Food & Drink Magazine

Classic Apple Pie (and the Woman Behind the Name)

By Monetm1218 @monetmoutrie


There are a lot of things Ryan and I don’t know. We don’t know exactly where we’ll be living when our baby is born. Or the day she’ll arrive (our guess date is June 19th). We don’t know how tired we’ll be during those first few months. Or if we’ll get a chance to go to Paris in the fall. I’m not certain what my labor will look like, what doctor will attend our birth, or if my little sister will be able to make it out from West Virginia on time.

But, we do know the name of our daughter, and we hoped that by naming her, we would evoke all the kind and generous women who have raised our families.


When I’m asked to picture a kitchen in my head, I immediately think of my Grammy’s small but fruitful kitchen. Pictures of her grandchildren cover the refrigerator, and there is always something freshly baked to be found in a plastic Tupperware container or on a shelf in the fridge. Each holiday season brings about Grammy’s famous pies, and we all snack on her chocolate brownies while we wait for the turkey to finish roasting.

We decided to name our daughter Lucille (Lucy) Amelia, after my mom’s mother, my Grammy. Quite simply, she is one of the sweetest and gentlest women I know. Through her, I learned a love of baking…and, more importantly, how to love others well. She gave birth to my mother, who is by far the most special and influential person in my life. Without my mother’s consistent, loving presence, I wouldn’t be so excited to give birth to my baby. Lucille is a way of honoring those generations of love and support.


Lucille also means “bringer of light.” Many of you know the loss that Ryan and I have experienced during our short, four years of marriage. Within six months of our wedding day, we lost Ryan’s father to suicide. Then, my sweet nephew, baby Ryan, was in a near-drowning in October of 2010, leaving him permanently and severely disabled. In March of 2011, my oldest sister and her family were in a car accident in Florida. We lost Pam, her husband Mike, and my nephew Jeremy. That summer, Ryan and I were told we couldn’t conceive without fertility treatment…and after everything that had happened…what a painful blow.

But there were other plans in store for us…a little girl who would bring a fresh dose of light and joy. Lucy is due just a few days before Pam’s birthday, and I can’t help but feel like this is part of a much bigger story.

My Grammy fell very ill earlier this year, and I pray for her sustained health every day. This will be her first great-grandchild, and I can’t wait to see her hold baby Lucy in her arms. This past Thanksgiving, she wasn’t able to make the pies we’ve all come to love. Thankfully, I’ve learned a few of her tricks over the years, and I’ll be happy to carry on the tradition she started…and teach baby Lucy to do the same.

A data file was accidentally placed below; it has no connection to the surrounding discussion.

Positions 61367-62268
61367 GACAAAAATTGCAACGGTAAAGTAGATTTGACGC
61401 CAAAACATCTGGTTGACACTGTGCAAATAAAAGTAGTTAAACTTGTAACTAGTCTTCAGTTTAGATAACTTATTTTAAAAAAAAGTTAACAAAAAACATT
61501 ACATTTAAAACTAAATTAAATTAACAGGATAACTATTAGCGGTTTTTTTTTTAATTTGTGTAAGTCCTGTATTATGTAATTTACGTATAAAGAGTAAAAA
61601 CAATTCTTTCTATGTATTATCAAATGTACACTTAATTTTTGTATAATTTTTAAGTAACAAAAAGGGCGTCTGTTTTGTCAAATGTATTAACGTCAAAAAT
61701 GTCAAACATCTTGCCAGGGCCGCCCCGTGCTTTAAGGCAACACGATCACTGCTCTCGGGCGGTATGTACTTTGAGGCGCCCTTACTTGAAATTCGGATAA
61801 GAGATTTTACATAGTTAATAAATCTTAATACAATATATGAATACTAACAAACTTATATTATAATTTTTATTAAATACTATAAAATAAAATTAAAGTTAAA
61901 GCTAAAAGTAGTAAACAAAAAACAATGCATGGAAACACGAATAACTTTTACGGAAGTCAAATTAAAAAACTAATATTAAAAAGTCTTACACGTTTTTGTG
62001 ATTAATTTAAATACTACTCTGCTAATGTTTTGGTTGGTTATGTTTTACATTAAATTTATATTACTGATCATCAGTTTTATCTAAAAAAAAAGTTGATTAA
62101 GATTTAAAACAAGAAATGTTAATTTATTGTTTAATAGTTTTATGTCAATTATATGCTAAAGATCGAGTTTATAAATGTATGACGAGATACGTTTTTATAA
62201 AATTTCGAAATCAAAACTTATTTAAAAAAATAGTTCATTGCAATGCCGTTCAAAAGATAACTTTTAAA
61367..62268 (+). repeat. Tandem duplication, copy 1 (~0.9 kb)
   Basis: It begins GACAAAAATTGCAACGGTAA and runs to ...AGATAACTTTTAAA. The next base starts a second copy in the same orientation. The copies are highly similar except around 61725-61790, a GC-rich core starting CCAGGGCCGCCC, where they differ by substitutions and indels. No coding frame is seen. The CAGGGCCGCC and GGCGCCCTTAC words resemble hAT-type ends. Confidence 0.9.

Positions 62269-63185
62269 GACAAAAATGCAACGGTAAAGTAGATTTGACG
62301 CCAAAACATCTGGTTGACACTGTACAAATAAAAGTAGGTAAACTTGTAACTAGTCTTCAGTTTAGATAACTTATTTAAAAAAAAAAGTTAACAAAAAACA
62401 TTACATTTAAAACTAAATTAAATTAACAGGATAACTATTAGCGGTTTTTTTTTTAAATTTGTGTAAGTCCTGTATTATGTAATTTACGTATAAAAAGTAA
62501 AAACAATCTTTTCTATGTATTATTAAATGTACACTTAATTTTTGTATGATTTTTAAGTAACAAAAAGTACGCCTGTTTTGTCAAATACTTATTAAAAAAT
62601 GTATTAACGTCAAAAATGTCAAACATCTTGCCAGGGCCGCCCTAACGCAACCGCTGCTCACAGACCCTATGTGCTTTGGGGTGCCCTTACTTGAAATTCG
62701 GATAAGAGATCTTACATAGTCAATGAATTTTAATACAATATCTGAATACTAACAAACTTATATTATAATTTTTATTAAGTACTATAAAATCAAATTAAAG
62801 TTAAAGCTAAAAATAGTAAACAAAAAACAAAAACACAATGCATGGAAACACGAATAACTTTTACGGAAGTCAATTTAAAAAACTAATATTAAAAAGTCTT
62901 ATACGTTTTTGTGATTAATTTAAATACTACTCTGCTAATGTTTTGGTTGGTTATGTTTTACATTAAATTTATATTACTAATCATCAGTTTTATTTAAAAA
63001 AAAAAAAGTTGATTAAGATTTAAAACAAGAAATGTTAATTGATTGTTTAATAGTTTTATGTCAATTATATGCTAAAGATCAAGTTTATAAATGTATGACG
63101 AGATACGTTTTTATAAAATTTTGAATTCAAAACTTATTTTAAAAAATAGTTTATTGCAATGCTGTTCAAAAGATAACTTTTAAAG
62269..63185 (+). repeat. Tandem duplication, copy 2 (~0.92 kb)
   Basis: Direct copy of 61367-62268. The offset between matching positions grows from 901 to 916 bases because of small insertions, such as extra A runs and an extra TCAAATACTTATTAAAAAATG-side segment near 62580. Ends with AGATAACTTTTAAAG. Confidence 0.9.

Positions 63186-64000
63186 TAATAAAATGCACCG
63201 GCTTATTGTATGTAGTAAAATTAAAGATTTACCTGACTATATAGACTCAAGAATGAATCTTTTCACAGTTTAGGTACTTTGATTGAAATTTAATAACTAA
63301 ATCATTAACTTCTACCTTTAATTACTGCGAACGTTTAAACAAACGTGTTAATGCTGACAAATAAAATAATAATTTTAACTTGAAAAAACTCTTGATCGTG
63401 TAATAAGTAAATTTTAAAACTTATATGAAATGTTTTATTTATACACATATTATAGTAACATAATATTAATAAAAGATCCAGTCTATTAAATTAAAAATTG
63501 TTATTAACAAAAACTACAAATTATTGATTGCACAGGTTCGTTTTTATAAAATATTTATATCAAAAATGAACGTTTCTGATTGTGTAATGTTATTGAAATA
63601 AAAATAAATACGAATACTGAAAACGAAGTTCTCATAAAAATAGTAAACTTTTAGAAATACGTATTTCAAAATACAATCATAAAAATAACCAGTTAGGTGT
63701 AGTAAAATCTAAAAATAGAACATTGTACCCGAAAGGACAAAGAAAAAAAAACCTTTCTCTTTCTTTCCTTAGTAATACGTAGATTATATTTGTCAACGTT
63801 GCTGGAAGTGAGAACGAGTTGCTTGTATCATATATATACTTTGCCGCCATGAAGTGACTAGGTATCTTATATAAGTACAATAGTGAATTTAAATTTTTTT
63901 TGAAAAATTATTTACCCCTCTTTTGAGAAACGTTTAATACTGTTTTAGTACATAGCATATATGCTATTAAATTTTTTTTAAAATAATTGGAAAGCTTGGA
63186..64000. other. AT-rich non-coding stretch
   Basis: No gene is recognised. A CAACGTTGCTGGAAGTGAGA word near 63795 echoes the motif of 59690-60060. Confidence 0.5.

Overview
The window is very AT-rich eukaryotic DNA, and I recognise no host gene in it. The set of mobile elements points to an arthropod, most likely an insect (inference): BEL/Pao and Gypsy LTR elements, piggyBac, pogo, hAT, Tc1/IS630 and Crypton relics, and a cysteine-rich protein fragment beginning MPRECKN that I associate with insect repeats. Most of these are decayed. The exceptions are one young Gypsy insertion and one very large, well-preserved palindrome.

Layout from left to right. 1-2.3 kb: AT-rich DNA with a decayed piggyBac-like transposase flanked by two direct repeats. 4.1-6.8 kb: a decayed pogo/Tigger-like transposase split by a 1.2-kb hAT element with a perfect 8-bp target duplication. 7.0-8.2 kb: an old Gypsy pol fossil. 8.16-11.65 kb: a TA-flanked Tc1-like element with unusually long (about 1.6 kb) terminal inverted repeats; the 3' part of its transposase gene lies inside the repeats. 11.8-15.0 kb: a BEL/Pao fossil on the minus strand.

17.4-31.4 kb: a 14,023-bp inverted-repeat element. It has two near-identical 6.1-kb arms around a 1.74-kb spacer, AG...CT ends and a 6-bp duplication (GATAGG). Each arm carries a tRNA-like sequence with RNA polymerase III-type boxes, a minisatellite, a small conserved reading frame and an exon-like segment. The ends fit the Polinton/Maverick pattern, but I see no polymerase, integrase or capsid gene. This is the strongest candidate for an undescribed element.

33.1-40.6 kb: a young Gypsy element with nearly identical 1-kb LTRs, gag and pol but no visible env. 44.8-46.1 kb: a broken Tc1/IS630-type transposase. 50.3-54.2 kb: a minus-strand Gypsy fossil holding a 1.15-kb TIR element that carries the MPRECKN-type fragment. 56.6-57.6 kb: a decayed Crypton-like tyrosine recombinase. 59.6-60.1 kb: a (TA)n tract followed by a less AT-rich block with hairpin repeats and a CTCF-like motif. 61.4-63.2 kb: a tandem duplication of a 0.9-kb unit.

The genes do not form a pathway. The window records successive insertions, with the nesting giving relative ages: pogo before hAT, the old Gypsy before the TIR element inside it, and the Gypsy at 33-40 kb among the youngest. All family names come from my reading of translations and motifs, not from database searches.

Classic Apple Pie

1 recipe butter pastry (double-crust)
1/2  cup  packed brown sugar
1/4  cup  all-purpose flour
1/4  tsp.  salt
6  cups  cored, peeled and sliced Granny Smith apples
1  Tbsp.  lemon juice
3  Tbsp.  whipping cream
1  tsp.  vanilla
1    egg white, beaten
2  tsp.  granulated sugar

1. In a small bowl combine brown sugar, flour, salt and 1 teaspoon finely snipped rosemary; set aside. In a very large bowl toss apples with lemon juice. Add brown sugar mixture and toss to coat. Stir in whipping cream, vanilla, and rosemary syrup.
2. Preheat your oven to 375 degrees F. On lightly floured surface, slightly flatten one pastry disc. Roll it from center to edges to form a circle 12 inches in diameter. Wrap pastry circle around the rolling pin. Unroll pastry into a 9-inch pie pan or plate. Trim pastry even with rim of pie pan and spoon in apple mixture. (Leave extra juice in the bottom of your bowl)

3. Roll remaining ball of pastry into a circle 12 inches in diameter. Place pastry circle on top of your apple filling. Cut a few large slits on the surface to allow steam to escape. Crimp edges as desired. Brush with egg white and sprinkle with 2 teaspoons of sugar.

4. To prevent overbrowning, cover the edge of your pie crust with foil. Place on a foil-lined baking sheet and bake the apple pie for 35 minutes. Remove foil. Bake 20 to 25 minutes longer or until fruit is tender and filling is bubbly. Cool on wire rack; serve slightly warm with vanilla icecream. Makes 10 servings.


Anecdotes and Apple Cores


Back to Featured Articles on Logo Paperblog

Paperblog Hot Topics